In the words of James Madison, "The First Amendment was prompted because the people feared one sect might obtain preeminence, or two combine together and establish a religion to which they would compel others to conform."

Justice Black in Everson: "The establishment of religion clause of the First Amendment means at least this: neither a state nor the federal government can set up a church; neither can pass laws which aid one religion, aid all religions, or prefer one religion over another. No tax in any amount, large or small, can be levied to support any religious activities or institutions whatever they may be called or whatever form they may adopt to teach or practice religion. In the words of Jefferson, the clause against establishment of religion by law was intended to erect 'a wall of separation between church and state.'"

Saturday, November 3, 2007

History Taught in Schools - It's a Good Question

At the there is a fine article on our Christian roots. Note that the author is not advocating that we turn our Government into a State Church, nor does this blog. It is just that we feel people are using the Constitution to justify taking religion out of public life. Such was not the intent of the Founders.

U.S. history demonstrates founders promoted Christian nation

Especially note the responses posted there. Such discussions, even though they are mostly quoting history, seem to generate some heated responses. And that is the author's point: that we don't learn enough in school about our founding to understand such discussion.

Friday, November 2, 2007

Do VA Employees Lose Freedom of Speech Because of "Separation of Church and State"?

A tradition had evolved at burial services in veteran's cemeteries. The text below was read about the folding of the American flag. However, now the VA has prohibited its employees from reading that text as part of the ceremony. The VA says that private participants may read it, but not VA employees who are part of the ceremony.

This blog contains numerous examples of quotes and actions by our early Government that prove the people who were most familiar with our Constitution saw no problem whatsoever with officials invoking God's name or asking for His blessing.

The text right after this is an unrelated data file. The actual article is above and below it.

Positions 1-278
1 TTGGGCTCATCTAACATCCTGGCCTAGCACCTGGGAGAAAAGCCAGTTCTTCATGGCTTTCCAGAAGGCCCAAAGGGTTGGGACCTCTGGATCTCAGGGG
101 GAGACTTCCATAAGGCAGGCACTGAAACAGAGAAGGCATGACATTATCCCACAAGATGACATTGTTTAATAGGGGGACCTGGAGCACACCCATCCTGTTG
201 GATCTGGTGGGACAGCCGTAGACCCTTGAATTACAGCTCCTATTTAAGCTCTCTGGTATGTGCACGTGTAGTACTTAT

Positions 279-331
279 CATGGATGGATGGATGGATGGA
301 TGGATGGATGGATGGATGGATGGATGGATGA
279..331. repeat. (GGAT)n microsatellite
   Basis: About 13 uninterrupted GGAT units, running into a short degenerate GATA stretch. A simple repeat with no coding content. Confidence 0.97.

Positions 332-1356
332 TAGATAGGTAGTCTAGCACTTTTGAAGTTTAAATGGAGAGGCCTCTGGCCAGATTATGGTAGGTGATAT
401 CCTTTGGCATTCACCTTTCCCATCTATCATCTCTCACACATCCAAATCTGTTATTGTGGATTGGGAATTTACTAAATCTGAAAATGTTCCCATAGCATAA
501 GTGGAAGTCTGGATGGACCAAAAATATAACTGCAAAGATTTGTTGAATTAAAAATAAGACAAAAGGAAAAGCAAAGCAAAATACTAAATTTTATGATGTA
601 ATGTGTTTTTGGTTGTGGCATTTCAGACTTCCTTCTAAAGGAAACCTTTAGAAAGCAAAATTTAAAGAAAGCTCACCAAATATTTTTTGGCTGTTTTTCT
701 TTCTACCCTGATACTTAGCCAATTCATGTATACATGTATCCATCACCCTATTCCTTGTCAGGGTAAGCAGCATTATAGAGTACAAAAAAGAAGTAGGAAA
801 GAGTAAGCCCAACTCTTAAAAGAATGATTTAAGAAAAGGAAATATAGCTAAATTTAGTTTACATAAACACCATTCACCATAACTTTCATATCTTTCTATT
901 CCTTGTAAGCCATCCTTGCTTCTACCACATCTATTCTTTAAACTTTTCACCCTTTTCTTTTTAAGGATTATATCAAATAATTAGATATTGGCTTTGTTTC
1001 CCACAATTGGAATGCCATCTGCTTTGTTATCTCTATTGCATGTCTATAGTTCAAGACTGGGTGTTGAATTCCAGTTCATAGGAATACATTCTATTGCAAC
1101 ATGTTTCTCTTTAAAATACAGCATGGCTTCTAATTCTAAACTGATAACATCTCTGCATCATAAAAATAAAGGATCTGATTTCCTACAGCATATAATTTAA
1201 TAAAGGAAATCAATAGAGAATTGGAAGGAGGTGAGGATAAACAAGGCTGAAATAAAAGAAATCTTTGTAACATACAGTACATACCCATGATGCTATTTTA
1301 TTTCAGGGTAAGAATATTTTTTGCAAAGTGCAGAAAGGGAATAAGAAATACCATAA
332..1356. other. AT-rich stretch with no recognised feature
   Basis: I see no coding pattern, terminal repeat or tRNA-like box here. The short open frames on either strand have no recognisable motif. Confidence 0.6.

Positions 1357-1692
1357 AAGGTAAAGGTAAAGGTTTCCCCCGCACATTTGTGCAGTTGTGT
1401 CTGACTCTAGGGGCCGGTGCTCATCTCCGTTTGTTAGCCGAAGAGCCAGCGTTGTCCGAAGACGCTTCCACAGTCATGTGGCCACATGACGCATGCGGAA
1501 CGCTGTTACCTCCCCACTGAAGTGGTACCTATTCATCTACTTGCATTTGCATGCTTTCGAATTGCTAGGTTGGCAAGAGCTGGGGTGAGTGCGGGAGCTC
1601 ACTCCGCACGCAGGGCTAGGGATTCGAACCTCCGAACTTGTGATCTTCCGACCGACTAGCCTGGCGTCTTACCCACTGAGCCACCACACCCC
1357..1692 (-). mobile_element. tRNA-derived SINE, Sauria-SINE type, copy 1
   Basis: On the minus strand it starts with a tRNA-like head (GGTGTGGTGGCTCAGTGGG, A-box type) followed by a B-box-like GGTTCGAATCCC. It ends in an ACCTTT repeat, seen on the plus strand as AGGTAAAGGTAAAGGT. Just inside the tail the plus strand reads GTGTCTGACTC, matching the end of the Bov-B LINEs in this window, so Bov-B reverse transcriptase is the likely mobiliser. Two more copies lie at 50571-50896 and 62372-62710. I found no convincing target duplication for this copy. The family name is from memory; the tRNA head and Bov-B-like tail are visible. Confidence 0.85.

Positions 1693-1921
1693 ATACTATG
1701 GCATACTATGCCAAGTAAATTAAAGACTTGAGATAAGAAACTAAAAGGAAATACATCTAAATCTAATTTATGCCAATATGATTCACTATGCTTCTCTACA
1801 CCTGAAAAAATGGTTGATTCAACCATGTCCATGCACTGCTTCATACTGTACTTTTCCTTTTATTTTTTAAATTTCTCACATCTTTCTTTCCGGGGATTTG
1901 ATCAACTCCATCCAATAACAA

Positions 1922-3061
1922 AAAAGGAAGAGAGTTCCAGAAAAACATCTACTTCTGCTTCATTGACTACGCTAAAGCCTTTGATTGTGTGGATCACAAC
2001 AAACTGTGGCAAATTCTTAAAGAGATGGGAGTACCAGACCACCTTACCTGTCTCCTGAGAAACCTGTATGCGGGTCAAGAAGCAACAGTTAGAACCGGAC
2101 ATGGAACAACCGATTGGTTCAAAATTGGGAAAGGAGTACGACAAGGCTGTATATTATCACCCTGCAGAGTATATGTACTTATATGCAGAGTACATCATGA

The same First Amendment misunderstanding that leads some people to think Government officials may not talk about God also contains the section about freedom of speech. It seems as though VA employees had that right abridged here.

The First Amendment, even if it purpose was to keep religion away from the Federal Government in some way, says that "Congress shall make no law...". The reading of this flag verse is not a law made by Congress; it is not a law made by a state (if you believe that the First Amendment's limits on Congress apply to the states because of the 14th Amendment); it is a tradition. The First Amendment in no way prevents Government personnel or agencies from observing traditions.

The unofficial reading in question is below. This not part of any official flag code; it is simply a tradition that many family members have appreciated. Any family could opt it out of their ceremony. Our military has many traditions that become part of such ceremonies, and often these traditions are not codified. According to this tradition, the 13 folds represent:

1. Symbol of life.

2. Symbol of our belief in the eternal life.

3. In honor and remembrance of the veteran departing our ranks who gave a portion of life for the defense of our country to attain a peace throughout the world.

4. Represents our weaker nature, for as American citizens trusting in God, it is to him we turn in times of peace as well as in times of war for his guidance.

5. A tribute to our country, for in the words of Stephen Decatur, "Our country, in dealing with other countries, may she always be right; but it is still our country, right or wrong."

6. Represents where our hearts lie. It is with our hearts that we pledge allegiance to the flag of the United States of America, and to the republic for which it stands, one nation under God, indivisible, with liberty and justice for all.

7. A tribute to our armed forces.

8. A tribute to the one who entered into the valley of the shadow of death, that we might see the light of day, and to honor mother, for whom it flies on Mother's Day.

9. A tribute to womanhood.

10. A tribute to father.

11. In the eyes of Hebrew citizens, represents the lower portion of the seal of King David and King Solomon, and glorifies, in their eyes, the God of Abraham, Isaac and Jacob.

12. In the eyes of Christian citizens, represents an emblem of eternity and glorifies, in their eyes, God the Father, the Son and Holy Ghost.

13. When the flag is completely folded, the stars are uppermost, reminding us of our national motto, "In God We Trust."

Thursday, November 1, 2007

Quotes from Other Early Presidents

More Quotes and Background of Our Early Presidents. Readers may wonder why I am focusing so much on quotes from so far back in our history. My reason is simple enough. These people had more of a first-hand understanding of what the Constitution meant and what the First Amendment meant to the people who wrote both and the people who ratified both. See the quote below by Jackson, and then try to think of the reaction if a current President said that the Bible is "the rock on which our Republic rests."

John Adams

  • (Inaugural Address) - "And may that Being who is supreme over all, the Patron of Order, the Fountain of Justice, and the Protector in all ages of the world of virtuous liberty, continue His blessings upon the nation."

  • Other writing: "The Christian religion is, above all the Religions that ever prevailed or existed in ancient or modern times, the religion of Wisdom, Virtue, Equity, and Humanity."
John Quincy Adams